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SHEL rocks the Franklin Theatre to benefit Kids on Stage

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The four sisters Holbrook, collectively known by their band name SHEL, took the stage on July 24 with two missions. The first was to raise money for Leiper's Fork-based charity Kids on Stage. The second was to build on the growing buzz their uniquely Millennial brand of Americana music has created in and around Music City by wowing the near capacity crowd at the Franklin Theatre. Mission Accomplished on both fronts.

The night started with some words from Kids on Stage Director Gene Cotton. A well-respected Nashville-based musician in his own right, Cotton gave a brief history of the Kids on Stage Summer Academy and their mission to improve scholastic performance through music education. He then introduced a group of Chinese students in the audience who were attending the Summer Academy and played a student-produced video about the program.

Cotton then introduced SHEL by telling the audience that "if you haven't heard them, you're in for a real treat." While there were likely a few Kids on Stage benefactors in the audience, Cotton was mostly preaching to the choir as, once the sisters hit the stage, there was no doubt the majority of the audience were more than passingly familiar with SHEL's work.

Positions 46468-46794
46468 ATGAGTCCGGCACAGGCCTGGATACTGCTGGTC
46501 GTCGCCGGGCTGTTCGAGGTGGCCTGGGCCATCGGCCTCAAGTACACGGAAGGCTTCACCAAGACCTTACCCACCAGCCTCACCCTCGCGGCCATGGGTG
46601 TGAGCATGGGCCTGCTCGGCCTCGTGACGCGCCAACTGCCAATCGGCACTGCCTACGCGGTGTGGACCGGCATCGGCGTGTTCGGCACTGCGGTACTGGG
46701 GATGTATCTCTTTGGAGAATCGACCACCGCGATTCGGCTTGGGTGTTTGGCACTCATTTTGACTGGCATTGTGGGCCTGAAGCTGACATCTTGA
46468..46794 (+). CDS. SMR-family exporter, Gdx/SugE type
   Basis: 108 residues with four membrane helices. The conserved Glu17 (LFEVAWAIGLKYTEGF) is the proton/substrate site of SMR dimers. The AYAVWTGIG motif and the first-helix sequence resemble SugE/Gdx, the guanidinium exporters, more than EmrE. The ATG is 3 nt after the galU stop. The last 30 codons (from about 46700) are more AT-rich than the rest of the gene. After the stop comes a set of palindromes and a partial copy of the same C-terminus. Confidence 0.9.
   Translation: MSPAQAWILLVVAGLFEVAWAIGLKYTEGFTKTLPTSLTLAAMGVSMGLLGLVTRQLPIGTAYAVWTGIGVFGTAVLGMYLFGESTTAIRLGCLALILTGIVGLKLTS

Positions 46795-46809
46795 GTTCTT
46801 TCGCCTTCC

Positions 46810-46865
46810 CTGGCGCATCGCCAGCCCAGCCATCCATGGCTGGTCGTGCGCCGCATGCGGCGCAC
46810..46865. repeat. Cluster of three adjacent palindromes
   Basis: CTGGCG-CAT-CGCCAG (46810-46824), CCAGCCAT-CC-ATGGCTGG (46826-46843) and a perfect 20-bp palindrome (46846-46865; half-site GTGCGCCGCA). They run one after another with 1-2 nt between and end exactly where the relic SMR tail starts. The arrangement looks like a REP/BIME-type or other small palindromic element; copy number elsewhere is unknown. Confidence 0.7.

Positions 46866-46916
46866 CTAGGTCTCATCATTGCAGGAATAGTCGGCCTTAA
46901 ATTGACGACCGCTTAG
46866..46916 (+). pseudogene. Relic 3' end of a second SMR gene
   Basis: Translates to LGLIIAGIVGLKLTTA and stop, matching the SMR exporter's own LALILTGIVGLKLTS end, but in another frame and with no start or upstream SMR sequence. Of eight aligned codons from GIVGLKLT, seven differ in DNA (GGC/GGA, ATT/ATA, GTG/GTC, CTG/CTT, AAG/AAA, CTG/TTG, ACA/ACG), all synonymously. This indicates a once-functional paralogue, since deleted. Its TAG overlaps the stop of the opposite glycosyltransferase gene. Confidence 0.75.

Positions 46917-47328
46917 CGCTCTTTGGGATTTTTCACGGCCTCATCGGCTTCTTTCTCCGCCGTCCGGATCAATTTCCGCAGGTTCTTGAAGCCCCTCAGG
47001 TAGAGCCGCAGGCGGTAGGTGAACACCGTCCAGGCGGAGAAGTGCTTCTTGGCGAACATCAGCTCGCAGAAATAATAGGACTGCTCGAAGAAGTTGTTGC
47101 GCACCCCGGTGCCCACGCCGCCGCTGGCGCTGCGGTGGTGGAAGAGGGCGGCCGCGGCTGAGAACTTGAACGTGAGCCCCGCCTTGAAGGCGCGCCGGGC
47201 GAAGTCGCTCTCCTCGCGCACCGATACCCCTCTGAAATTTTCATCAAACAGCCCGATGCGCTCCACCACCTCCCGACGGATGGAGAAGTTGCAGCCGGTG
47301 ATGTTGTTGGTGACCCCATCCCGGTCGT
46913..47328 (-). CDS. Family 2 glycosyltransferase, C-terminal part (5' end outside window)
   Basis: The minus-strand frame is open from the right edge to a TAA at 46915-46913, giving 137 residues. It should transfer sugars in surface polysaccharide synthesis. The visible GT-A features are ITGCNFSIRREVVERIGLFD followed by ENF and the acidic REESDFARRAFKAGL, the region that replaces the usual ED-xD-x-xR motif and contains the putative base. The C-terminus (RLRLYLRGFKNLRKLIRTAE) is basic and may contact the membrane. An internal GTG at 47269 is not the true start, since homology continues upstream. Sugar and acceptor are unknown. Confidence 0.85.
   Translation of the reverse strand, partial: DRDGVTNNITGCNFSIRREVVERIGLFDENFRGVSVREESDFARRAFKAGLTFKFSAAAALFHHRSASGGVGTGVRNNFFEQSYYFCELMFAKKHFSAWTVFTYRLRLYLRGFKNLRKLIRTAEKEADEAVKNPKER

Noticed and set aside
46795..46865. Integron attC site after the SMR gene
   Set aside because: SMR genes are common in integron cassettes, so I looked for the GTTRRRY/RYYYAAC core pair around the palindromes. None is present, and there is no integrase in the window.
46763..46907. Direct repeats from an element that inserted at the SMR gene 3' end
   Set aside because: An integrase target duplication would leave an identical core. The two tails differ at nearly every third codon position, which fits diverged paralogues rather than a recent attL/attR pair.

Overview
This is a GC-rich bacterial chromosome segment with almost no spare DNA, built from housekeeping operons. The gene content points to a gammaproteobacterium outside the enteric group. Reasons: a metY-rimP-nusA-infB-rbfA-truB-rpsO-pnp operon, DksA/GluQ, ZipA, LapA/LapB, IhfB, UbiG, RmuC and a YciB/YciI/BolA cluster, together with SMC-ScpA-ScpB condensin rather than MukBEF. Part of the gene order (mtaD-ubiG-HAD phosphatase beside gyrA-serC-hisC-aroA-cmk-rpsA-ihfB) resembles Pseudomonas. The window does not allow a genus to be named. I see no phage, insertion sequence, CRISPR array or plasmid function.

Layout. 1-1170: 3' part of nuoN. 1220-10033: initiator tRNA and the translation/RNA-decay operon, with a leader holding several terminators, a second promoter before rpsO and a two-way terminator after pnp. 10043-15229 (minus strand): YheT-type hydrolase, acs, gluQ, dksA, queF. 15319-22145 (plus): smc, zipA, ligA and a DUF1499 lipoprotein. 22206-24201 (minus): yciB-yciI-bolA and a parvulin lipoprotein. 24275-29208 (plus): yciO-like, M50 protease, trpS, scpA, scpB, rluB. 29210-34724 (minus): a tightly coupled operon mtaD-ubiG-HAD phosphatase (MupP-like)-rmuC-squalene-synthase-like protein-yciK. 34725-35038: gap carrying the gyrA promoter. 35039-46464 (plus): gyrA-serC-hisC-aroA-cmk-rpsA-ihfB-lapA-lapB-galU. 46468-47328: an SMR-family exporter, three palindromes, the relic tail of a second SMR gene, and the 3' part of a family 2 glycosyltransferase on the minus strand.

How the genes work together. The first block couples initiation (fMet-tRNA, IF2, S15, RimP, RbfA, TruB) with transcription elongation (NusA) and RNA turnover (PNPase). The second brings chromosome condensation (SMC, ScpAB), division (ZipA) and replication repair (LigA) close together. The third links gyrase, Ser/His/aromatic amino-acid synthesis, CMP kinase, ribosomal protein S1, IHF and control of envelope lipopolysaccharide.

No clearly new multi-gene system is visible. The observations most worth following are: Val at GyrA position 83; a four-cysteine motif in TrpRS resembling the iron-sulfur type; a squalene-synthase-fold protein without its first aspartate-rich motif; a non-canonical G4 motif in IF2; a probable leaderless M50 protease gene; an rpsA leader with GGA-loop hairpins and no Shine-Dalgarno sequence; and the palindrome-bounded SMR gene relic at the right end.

Kicking off with their Celtic-tinged ballad "Lost at Sea", the band barnstormed through a 90 minute set that pulled heavily from both their self-titled full-length debut album and their "Try to Scream" EP. Possessed of an easy stage banter that can only come from a lifetime of cutting up together, SHEL was as thoroughly charming as they are immensely talented. Vocally, they have a mastery of close and layered harmonies well beyond their years. Their take on Led Zeppelin's nearly impossible to cover "Battle of Evermore" was spot-on in all respects. It takes guts to put yourself up against Robert Plant's iconic voice. Doubly so when you add in Sandy Denny's ethereal backing vocals on that particular track. Eva and Sarah went toe to toe with Plant and Denny respectively and came out looking none the worse for it.

Musically, there are chops to spare from all four sisters. Nowhere was this more evident than when Eva and Sarah took the stage alone for their delicate, classically influenced instrumental piece "Tuscany." But don't think that sisters Hannah and Liza were left out of showing off their musicianship. Hannah got a chance to shine alone with some fleet keyboard work between songs and Liza brought down the house with some insane beatboxing technique, quite possibly the first beatbox in the Franklin Theatre's storied history.

After a lengthy ovation brought the band out for an encore, they wrapped the night up with poppy fan favorite "The Latest and Greatest Blueberry Rubberband." Throughout the evening, SHEL seemed awed, almost stunned, by the reaction of the Franklin Theatre audience. They may want to get used to it. With their talent, unique sound, and social media prowess, they could very well be the next big thing in Americana music.

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